Sources: FDA in brief: FDA takes additional action to mitigate shortages of EpiPen by extending expiration date for specific lots of medication. U.S. Food & Drug Administration. News release. August 21, 2018. FDA approves first generic version of EpiPen. U.S. Food & Drug Administration. News release. August 16, 2018.



Inappropriate antibiotic use provokes adverse events

Although antibiotics are among the most prescribed drugs for children, about one-third of these prescriptions are estimated to be unnecessary. Data on short- and long-term antibiotic harms could inform efforts to reduce antibiotic overprescribing in children. Using adverse event data from the National Electronic Injury Surveillance System-Cooperative Adverse Drug Event Surveillance project and retail pharmacy dispensing data, researchers investigated the frequencies and rates of ED visits for antibiotic adverse drug events (ADEs) in children. Based on 6,542 surveillance cases, an estimated 69,464 ED visits were made annually for antibiotic ADEs among children age 19 years or younger from 2011 to 2015. This accounts for over 46% of ED visits for ADEs related to systemic medication. Among children age 9 and younger, amoxicillin was the most commonly implicated antibiotic. Amoxicillin also was associated with the highest rate of ED visits for antibiotic ADEs among children age 2 years and younger, whereas sulfamethoxazole-trimethoprim had the highest rate among children ages 10 to 19 years.


To reduce inappropriate antibiotic prescribing and ADEs in children, the authors endorse educational programs such as the CDC's "Be Antibiotics Aware: Smart Use, Best Care" and the American Board of Internal Medicine Foundation's "Choosing Wisely" series of recommendations. They also recommend communicating information on the risk of antibiotic ADEs to parents and caregivers as a way to lessen the demand for or expectation of antibiotics.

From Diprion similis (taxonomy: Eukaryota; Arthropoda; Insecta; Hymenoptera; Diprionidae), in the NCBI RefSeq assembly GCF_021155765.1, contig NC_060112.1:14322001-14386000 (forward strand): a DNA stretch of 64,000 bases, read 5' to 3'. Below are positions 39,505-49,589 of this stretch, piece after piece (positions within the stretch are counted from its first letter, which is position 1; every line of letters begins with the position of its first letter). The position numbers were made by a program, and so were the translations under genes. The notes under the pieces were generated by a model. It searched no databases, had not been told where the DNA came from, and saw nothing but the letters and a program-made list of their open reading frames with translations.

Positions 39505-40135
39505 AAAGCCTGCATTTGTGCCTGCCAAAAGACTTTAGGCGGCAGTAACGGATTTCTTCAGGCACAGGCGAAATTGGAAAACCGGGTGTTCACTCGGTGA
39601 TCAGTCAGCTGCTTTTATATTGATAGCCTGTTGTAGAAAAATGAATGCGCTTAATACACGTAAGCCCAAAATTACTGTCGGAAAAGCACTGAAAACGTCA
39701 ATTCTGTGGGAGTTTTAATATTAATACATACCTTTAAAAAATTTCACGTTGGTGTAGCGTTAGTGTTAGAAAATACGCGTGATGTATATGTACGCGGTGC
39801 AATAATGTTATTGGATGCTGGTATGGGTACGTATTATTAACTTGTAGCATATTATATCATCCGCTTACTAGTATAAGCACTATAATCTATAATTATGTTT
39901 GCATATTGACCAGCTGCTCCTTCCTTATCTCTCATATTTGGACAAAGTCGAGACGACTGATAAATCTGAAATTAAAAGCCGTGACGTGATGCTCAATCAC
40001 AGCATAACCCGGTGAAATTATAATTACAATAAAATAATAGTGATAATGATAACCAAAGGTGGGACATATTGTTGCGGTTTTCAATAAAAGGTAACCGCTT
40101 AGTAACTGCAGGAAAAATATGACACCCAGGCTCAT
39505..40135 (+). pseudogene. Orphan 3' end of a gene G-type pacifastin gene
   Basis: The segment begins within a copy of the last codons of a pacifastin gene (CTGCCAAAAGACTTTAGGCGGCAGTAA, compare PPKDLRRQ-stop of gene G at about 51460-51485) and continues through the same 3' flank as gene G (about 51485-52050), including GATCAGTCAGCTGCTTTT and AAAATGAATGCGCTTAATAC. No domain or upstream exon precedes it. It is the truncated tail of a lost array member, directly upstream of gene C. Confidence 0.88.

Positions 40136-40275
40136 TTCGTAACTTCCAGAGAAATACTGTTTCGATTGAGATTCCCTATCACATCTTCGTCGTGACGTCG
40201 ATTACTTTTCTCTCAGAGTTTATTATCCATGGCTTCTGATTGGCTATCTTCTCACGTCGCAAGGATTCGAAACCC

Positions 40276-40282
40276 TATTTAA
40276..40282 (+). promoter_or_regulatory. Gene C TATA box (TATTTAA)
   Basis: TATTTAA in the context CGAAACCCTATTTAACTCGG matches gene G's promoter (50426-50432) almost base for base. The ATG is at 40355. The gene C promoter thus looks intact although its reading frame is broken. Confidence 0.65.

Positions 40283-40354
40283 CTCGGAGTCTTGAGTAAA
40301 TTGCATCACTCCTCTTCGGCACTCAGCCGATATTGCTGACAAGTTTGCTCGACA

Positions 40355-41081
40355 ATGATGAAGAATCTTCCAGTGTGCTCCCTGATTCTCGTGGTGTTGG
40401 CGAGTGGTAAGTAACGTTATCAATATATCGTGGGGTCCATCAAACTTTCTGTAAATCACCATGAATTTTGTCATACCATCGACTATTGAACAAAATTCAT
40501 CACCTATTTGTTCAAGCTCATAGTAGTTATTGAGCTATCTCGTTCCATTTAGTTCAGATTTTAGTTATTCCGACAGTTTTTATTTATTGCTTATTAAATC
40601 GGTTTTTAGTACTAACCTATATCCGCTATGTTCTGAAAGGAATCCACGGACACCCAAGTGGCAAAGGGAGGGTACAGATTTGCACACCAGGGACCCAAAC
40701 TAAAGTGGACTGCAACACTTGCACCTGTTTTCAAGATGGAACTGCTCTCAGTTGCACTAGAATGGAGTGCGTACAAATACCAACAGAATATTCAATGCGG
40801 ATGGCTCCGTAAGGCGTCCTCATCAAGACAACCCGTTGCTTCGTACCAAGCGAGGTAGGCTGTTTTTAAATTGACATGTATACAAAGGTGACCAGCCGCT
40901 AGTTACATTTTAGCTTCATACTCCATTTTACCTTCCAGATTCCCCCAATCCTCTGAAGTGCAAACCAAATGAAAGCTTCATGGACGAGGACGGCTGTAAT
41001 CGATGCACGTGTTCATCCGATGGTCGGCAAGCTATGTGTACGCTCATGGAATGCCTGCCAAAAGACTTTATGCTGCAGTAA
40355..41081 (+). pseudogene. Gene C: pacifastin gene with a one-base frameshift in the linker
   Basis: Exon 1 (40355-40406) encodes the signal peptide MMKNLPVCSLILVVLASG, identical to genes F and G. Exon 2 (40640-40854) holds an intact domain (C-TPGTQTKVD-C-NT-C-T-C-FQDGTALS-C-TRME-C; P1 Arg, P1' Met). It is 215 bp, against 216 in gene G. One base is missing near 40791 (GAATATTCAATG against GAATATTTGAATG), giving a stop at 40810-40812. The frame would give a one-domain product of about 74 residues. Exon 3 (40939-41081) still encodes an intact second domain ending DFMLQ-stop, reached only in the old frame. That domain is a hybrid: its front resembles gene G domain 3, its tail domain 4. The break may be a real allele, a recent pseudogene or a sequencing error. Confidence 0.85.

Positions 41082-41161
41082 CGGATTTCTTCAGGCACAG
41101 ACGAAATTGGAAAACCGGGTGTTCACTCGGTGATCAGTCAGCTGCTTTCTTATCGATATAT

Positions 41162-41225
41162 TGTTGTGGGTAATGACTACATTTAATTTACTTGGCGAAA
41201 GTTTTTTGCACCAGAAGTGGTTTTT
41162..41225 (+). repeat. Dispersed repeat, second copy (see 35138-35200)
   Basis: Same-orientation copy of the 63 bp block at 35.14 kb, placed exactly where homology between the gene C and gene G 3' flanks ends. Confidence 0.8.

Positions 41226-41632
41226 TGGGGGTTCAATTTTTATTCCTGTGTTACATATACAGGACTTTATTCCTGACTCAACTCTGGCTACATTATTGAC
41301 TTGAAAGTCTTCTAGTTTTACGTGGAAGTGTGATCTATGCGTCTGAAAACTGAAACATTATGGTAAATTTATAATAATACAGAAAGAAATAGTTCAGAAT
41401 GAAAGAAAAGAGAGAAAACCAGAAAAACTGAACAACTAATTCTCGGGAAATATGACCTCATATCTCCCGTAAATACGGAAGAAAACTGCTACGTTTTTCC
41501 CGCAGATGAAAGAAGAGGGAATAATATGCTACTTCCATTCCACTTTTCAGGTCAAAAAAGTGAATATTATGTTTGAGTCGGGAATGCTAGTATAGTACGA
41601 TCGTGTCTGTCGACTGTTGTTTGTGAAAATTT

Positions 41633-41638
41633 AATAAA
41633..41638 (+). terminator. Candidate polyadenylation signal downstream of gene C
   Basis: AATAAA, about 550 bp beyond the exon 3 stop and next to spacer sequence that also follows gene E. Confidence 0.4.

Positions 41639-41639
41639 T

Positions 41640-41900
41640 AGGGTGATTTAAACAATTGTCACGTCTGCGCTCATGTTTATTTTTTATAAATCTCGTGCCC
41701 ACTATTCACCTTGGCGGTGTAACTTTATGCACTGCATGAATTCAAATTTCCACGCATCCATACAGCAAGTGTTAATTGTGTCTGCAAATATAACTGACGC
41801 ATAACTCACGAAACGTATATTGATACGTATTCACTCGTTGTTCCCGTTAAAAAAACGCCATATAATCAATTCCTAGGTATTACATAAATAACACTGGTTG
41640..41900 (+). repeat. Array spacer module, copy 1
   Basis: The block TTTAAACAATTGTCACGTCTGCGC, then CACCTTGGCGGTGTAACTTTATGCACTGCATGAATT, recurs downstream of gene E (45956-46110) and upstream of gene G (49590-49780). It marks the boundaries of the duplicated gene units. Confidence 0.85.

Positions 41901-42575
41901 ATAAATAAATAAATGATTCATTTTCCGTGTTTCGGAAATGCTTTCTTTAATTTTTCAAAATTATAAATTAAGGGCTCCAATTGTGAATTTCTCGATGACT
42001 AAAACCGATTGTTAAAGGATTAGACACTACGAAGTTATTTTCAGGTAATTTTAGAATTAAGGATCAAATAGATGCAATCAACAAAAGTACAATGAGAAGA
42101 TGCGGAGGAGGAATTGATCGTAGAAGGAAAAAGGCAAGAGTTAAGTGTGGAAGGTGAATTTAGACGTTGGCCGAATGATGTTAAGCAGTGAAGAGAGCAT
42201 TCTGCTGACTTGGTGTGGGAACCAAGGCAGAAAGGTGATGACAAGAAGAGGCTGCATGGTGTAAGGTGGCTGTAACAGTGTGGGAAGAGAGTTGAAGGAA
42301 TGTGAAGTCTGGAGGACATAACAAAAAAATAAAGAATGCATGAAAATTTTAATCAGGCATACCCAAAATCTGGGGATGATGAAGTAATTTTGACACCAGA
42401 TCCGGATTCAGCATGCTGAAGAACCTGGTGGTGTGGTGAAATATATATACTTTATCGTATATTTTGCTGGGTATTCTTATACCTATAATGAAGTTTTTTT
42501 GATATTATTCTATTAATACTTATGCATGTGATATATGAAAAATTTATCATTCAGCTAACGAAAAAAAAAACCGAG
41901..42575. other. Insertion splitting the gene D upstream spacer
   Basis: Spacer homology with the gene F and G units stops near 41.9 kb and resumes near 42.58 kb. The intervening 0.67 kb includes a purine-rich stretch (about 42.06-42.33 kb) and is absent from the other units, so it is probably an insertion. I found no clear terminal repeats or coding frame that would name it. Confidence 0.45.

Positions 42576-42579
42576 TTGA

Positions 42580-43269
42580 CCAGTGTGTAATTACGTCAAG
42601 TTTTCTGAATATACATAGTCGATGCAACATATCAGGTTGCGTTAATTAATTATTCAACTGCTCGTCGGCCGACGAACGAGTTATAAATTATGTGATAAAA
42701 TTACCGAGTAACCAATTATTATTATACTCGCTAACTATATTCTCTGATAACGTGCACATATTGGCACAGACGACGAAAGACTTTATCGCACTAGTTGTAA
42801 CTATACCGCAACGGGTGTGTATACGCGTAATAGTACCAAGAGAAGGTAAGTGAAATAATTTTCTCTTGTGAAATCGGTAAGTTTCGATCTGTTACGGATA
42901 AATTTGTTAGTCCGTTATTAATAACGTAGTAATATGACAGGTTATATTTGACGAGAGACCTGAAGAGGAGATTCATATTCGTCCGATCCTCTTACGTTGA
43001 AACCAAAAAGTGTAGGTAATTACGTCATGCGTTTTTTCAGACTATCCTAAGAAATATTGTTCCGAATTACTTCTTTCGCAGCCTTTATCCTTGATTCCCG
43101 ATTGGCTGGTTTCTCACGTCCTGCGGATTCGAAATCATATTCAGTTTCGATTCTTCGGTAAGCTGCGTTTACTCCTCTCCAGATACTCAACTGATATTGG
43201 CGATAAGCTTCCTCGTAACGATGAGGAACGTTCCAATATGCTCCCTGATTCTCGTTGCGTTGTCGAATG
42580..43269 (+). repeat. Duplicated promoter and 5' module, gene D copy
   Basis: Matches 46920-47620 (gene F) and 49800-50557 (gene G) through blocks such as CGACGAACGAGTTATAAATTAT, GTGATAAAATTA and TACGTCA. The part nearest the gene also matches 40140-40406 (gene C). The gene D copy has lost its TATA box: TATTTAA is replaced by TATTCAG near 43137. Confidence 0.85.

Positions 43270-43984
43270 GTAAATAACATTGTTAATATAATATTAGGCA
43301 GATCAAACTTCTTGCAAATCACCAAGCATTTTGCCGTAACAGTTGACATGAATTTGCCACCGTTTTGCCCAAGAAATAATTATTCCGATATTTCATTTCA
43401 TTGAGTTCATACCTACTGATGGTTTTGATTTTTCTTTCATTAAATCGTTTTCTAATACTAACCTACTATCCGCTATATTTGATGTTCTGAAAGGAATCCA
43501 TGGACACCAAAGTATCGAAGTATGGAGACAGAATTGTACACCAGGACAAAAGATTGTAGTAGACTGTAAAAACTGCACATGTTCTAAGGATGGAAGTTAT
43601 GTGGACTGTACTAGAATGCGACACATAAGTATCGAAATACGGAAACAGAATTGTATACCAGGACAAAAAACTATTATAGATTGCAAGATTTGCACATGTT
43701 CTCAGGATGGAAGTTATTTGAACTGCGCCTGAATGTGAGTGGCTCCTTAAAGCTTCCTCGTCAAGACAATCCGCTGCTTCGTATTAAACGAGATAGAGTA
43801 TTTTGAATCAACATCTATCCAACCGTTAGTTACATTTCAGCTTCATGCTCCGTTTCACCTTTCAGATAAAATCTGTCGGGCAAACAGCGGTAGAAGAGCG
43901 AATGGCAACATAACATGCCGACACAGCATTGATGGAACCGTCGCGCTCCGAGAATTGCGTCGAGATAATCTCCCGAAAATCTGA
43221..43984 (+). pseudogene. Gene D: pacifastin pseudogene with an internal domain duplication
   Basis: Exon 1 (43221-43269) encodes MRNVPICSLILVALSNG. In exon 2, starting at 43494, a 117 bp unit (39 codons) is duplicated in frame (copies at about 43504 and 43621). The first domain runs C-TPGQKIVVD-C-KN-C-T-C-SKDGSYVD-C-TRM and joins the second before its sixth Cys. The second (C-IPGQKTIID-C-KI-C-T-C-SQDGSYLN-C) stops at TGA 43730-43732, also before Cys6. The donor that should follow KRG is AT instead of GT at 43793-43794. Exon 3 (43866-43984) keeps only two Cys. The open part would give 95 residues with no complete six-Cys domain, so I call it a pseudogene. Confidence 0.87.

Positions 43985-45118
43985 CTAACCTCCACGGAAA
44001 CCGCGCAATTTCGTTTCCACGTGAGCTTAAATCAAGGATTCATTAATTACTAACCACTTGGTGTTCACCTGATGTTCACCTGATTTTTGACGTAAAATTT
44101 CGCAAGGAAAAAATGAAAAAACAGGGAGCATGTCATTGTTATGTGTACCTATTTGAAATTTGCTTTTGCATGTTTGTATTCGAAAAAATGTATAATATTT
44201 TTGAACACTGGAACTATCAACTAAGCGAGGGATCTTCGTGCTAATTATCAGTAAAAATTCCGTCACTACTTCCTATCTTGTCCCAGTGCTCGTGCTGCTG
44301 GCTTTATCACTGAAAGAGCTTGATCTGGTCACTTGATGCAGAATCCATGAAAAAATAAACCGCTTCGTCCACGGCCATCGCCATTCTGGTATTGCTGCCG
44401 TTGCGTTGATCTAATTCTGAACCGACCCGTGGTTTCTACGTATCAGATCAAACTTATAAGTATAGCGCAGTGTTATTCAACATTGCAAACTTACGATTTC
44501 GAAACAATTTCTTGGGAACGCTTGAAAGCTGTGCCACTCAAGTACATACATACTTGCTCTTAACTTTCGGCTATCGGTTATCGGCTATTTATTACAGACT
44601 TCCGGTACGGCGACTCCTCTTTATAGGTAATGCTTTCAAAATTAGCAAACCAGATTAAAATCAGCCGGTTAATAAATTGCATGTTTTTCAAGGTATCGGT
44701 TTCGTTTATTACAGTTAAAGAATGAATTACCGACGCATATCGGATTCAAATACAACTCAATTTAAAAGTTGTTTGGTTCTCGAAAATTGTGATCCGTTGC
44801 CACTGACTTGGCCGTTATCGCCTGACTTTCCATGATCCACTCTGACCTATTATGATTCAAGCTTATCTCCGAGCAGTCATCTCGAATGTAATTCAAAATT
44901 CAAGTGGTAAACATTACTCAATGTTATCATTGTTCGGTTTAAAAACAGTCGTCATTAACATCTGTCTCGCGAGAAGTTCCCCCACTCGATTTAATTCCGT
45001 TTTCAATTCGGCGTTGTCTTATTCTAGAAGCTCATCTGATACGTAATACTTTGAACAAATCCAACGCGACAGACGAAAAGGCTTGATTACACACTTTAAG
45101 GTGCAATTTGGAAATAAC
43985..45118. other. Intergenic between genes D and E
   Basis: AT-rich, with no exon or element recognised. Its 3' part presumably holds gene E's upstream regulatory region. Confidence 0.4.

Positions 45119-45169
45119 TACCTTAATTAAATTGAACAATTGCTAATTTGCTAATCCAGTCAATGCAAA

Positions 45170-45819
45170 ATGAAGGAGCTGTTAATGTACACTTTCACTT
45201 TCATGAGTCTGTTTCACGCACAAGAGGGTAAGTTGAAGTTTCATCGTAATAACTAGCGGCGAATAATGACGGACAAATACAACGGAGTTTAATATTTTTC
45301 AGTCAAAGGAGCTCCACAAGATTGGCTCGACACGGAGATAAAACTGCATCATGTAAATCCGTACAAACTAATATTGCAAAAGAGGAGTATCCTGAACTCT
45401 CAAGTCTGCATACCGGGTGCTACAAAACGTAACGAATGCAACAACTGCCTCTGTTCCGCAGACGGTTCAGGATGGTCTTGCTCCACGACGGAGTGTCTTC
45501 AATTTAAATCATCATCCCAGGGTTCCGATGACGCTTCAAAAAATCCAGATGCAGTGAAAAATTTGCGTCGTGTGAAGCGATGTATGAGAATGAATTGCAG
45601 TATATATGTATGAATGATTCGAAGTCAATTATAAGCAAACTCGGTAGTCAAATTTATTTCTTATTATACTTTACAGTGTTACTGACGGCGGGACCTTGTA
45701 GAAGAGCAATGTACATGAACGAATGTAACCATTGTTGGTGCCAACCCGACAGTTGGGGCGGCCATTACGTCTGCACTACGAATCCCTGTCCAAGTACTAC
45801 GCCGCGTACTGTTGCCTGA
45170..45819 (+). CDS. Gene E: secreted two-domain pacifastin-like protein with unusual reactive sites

Source: Lovegrove MC, Geller AI, Fleming-Dutra KE, Shehab N, Sapiano MRP, Budnitz DS. US emergency department visits for adverse drug events from antibiotics in children, 2011-2015. J Pediatric Infect Dis Soc. [e-pub Aug. 23, 2018]



More harm than benefit for healthy older adults

To investigate whether 5 years of low-dose aspirin therapy extends disability-free life in healthy older adults, researchers enrolled 19,114 community-dwelling older adults with no history of cardiovascular disease, dementia, or physical disability. The study was conducted from 2010 through 2014 in the US and Australia. The participants (median age, 74) were randomly assigned to receive 100 mg/day of enteric-coated aspirin or placebo orally. The primary end point was a composite of death, dementia, or persistent physical disability. Secondary end points included the individual components of the primary end point and major hemorrhage.


The study showed that low-dose aspirin therapy did not extend disability-free survival over 5 years, but it did lead to a higher rate of major hemorrhage than placebo. The authors note several limitations to the study; for example, because participants were predominantly White, whether the results apply equally to non-White persons is unclear. In addition, the study did not address whether healthy older adults who have been using aspirin for primary prevention should continue or discontinue its use.


Source: McNeil JJ, Woods RL, Nelson MR, et al. Effect of aspirin on disability-free survival in the healthy elderly. N Engl J Med. [e-pub Sep. 16, 2018]